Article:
Cyber security and leaving the door unlocked

A standard part of home or office contents insurance is making sure you use a lock from a list of approved manufacturers, and then ensure that the lock is actually engaged when you’re absent. Enabling other security mechanisms such as alarms is also typically required.

This seems entirely reasonable and simple common sense: if you leave a building unlocked and your belongings are stolen, it’s your own fault – you were negligent.

It’s not quite the same when it comes to cyber theft.

Even though you can purchase insurance to cover you against the risks of cyber attack, hacking, ransomware and data loss, the policies are much vaguer when it comes to understanding your responsibilities.

In a physical contents policy, it is sufficient to use the term “locked” to describe the state the building must be in to be considered sufficiently protected. When applying for the policy you will be asked if there is an alarm and in theory the presence of one should reduce the premium. The same isn’t the case when applying for a cyber insurance policy. I think it should be.

Basic security steps

There are two steps you must take to secure your online accounts:

  1. Use a password manager, with unique passwords for every online account that are at least 12 characters in length (as of Jan 2018, this will change over time).
  2. Use 2 factor authentication using a TOTP app such as Google Authenticator, not SMS. Or even better, use a security key.

Having the same password (or a small number of passwords) for your online accounts is the single biggest reason why account compromise is so frequent. A single breach of any online service will reveal your password for everything else, something which happens on a regular basis.

Without a password manager, this becomes difficult to achieve, especially since you will want to use a random selection of numbers, letters and special characters. The main reason to use a passphrase with combinations of words is to make it easier to remember. Using a password manager means you don’t even have to remember anything except the single master password, can protect against phishing because auto-fill matches are based on URL patterns and you can quickly enter credentials with keyboard shortcuts.

You have to expect that your password will be leaked (or possibly guessed given sufficient compute power), and so that is why having 2 factor authentication is so important. This is a great example of having layers of security so a breach of one type of protection is mitigated by another.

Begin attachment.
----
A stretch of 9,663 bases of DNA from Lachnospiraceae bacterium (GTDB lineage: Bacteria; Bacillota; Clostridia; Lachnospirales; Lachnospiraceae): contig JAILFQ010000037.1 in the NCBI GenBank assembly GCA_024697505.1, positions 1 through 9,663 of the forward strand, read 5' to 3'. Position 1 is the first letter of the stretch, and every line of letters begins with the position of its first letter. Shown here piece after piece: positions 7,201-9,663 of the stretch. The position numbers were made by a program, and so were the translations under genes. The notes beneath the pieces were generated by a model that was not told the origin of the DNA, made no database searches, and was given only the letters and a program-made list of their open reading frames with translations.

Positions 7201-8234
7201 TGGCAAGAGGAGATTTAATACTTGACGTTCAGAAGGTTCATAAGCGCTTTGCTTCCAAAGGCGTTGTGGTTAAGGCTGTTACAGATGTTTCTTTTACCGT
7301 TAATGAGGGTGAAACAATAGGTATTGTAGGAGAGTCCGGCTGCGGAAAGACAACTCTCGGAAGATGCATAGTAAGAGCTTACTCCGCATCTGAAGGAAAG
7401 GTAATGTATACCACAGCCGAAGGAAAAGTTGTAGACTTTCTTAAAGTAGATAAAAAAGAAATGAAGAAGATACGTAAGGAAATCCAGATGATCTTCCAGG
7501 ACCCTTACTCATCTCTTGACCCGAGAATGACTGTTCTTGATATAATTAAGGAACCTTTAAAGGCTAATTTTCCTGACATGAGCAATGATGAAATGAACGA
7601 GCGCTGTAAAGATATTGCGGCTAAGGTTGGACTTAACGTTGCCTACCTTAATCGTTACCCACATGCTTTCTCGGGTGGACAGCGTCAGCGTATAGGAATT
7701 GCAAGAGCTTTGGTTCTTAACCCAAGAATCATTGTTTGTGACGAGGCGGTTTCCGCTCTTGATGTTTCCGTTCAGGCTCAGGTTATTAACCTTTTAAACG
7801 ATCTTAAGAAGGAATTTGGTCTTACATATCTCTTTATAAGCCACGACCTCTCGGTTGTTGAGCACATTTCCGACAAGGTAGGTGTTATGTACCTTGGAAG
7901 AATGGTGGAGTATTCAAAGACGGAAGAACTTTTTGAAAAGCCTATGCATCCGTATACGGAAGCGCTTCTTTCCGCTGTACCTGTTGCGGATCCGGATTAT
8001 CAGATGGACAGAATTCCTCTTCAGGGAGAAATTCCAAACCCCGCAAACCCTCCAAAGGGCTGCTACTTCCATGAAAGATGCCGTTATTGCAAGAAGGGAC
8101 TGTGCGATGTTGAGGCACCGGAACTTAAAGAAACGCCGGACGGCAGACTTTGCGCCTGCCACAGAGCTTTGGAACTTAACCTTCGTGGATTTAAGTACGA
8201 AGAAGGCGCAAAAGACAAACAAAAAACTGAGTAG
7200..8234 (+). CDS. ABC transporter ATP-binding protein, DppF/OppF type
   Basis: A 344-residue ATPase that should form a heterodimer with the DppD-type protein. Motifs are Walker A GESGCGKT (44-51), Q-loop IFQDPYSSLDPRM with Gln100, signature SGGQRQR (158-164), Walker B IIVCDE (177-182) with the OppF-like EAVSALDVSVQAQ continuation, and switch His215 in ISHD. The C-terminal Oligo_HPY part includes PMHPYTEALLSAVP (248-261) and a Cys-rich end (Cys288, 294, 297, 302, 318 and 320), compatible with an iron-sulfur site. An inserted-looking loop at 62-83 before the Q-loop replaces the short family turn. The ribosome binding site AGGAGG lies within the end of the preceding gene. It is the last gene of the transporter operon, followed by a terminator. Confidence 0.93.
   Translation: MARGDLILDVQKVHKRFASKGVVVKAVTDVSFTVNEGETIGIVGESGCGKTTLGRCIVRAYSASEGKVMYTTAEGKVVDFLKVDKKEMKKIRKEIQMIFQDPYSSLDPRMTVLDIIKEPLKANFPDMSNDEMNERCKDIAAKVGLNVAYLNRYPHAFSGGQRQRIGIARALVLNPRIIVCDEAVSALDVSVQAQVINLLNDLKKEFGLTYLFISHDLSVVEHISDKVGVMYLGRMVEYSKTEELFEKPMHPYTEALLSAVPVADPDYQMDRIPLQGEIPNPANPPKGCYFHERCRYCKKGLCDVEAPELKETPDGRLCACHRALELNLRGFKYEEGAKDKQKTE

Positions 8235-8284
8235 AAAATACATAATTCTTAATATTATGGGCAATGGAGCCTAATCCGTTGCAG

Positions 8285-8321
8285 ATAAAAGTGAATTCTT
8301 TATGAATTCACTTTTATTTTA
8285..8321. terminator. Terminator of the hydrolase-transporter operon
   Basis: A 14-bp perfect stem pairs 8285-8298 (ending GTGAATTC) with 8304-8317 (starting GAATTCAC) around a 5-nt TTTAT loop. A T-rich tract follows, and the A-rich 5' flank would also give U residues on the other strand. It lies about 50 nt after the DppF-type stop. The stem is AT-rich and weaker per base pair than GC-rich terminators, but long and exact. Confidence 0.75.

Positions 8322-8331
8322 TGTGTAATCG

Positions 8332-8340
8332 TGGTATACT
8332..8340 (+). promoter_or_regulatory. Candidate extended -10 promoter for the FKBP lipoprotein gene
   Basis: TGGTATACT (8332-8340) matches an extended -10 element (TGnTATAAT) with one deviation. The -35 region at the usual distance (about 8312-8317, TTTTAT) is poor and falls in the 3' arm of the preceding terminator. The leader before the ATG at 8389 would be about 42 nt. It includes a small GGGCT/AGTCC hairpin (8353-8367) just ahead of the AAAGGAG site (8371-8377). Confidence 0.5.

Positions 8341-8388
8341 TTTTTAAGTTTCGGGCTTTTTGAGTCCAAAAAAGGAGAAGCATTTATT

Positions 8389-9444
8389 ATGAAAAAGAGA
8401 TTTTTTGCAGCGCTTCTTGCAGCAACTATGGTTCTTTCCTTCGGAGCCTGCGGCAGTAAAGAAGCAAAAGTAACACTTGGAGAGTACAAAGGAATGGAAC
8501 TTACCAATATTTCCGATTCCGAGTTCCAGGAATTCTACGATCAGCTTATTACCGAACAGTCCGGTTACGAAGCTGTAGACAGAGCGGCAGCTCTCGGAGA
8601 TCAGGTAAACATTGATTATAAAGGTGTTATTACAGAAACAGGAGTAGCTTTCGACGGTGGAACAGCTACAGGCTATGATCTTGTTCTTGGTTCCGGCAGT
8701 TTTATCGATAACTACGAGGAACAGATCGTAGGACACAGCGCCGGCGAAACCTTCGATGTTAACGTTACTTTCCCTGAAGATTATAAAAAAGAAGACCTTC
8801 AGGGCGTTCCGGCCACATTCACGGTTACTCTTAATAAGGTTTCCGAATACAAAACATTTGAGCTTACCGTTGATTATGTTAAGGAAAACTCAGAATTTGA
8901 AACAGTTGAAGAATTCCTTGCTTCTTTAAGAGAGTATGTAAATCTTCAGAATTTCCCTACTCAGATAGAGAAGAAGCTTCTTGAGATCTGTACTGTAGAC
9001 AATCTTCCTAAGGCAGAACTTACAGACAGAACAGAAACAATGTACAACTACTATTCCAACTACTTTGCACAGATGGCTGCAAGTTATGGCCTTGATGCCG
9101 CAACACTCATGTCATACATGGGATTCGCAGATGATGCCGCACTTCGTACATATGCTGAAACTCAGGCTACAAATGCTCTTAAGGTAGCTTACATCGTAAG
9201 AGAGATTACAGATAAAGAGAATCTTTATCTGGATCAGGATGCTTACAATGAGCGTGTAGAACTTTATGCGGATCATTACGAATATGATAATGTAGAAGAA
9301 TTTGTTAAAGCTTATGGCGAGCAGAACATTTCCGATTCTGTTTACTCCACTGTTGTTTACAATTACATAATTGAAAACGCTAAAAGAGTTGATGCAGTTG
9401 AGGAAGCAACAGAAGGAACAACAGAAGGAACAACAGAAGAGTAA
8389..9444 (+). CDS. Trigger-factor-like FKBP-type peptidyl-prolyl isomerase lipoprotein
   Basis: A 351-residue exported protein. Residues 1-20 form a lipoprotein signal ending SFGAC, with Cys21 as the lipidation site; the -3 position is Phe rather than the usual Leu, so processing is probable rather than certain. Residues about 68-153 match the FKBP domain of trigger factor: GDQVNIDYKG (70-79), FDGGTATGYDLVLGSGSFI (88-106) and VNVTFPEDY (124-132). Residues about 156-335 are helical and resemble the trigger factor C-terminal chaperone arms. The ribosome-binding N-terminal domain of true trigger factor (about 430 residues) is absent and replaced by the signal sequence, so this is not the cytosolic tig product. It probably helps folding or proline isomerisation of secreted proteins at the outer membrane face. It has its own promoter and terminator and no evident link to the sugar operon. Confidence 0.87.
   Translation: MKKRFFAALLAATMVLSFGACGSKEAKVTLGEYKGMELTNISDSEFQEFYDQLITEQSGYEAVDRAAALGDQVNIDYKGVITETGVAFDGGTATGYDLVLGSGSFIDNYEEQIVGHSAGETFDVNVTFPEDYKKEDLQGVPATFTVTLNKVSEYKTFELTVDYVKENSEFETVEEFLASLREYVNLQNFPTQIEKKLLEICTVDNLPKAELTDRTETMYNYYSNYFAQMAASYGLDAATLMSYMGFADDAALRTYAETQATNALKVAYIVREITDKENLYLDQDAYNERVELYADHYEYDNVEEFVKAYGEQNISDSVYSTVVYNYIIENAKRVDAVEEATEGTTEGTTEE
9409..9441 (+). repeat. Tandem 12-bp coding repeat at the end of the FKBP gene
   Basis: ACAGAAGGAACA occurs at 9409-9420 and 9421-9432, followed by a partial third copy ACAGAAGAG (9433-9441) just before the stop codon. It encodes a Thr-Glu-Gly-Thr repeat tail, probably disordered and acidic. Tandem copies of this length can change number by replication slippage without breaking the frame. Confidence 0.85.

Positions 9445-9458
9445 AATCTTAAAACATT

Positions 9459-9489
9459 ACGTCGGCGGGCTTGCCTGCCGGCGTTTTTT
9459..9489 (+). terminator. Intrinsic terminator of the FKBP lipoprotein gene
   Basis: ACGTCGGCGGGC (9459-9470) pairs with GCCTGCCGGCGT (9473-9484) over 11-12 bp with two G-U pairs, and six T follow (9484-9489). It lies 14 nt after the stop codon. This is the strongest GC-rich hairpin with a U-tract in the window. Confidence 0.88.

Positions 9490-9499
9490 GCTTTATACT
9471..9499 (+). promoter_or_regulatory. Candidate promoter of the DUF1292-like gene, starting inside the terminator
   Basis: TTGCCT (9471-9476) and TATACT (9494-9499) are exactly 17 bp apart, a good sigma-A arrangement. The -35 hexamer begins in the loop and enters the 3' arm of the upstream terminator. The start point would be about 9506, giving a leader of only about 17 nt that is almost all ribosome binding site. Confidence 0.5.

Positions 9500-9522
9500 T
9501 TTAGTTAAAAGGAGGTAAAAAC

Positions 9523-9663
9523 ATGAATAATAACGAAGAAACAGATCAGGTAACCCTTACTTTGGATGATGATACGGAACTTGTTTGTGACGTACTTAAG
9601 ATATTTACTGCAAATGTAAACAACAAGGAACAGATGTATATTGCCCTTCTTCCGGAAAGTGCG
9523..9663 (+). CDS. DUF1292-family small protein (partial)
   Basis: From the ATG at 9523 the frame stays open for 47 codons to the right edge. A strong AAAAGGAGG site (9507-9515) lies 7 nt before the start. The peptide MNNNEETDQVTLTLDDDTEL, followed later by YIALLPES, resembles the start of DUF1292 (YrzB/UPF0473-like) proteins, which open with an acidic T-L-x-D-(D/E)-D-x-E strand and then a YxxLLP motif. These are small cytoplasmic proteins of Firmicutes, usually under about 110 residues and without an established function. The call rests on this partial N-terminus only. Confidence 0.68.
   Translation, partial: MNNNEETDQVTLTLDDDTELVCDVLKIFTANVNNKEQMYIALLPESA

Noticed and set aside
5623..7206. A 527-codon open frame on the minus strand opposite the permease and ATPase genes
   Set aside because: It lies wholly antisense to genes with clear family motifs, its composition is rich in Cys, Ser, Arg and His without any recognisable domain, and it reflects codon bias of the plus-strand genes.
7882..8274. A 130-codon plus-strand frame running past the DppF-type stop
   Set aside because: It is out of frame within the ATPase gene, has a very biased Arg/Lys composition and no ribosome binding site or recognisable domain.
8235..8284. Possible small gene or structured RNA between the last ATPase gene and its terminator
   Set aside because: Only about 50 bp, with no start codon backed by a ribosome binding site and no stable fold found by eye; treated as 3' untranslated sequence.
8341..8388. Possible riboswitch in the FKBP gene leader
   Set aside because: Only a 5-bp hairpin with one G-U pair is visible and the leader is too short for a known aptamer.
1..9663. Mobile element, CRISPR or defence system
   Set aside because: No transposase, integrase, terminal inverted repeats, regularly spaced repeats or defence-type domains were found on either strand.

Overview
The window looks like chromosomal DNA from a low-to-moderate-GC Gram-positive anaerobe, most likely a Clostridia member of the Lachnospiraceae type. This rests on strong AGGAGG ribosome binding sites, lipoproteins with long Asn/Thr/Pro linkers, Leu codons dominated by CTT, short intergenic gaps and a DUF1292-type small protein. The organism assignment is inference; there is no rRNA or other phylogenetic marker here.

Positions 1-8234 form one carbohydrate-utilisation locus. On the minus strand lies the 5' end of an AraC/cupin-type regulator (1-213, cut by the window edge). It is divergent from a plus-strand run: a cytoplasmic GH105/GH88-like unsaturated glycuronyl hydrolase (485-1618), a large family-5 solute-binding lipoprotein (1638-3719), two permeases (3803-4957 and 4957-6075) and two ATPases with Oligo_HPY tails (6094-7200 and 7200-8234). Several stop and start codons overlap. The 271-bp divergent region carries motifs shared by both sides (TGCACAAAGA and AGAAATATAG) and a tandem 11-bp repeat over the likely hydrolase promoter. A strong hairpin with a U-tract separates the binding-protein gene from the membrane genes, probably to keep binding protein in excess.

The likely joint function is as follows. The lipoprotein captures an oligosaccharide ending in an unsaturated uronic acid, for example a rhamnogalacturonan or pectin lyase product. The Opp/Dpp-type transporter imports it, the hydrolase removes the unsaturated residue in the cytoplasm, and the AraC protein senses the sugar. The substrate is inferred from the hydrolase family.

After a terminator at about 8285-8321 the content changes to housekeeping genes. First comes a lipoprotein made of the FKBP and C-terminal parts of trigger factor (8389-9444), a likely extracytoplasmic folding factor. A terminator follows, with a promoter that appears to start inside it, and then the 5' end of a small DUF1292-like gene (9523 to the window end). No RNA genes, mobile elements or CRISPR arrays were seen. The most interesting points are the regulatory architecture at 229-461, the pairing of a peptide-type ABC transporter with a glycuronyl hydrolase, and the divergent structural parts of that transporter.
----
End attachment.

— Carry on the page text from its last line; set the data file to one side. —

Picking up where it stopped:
If you don’t use both of these “techniques” for at least your email and ideally for every account, you are negligent. It’s the same thing as leaving your property unlocked.

Applying this to cyber policy insurance

Just implementing these security measures significantly improves your security and should really be a standard part of applying for cyber insurance just like asking about alarm systems is for contents insurance. Not using either should therefore increase your premium.

But given the number of people who are still acting negligently with regards their own cyber security, perhaps it’s not yet been considered in the risk analysis for insurers. Maybe so many people don’t bother with proper security that it doesn’t show up in their premium modeling yet.

Or maybe it does. If you look closely at the insurance wording, you might find something like this:

What is not covered – pre-existing problems: anything likely to lead to claim, loss, breach, privacy investigation, illegal threat or interruption which you knew or ought reasonably to have known about before we agree to insure you.

Source: Hiscox Cyber Policy

This is vague enough to give the insurer scope to exclude many claims for poor security practices – “ought reasonably to have known about” easily covers not using the two security techniques above. There is enough advice online and from official government channels saying the same thing (2FA and password managers) for this now to be considered reasonable knowledge.

Leave the room to get feedback from your board

I’ve been running monthly board meetings for Server Density since 2015 which was when we brought on an institutional investor. My board now comprises of the VC partner (Barnaby Terry), my first angel investor (Qamar Aziz) and an independent (Oren Michels).

Although it’s well established that employees should have regular performance reviews, this isn’t widely heard of when it comes to evaluating the CEO performance. In much larger businesses, compensation can be linked to stock price or other KPIs, but at a startup or small business it can be harder. Feedback often needs to be qualitative as well as quantitative.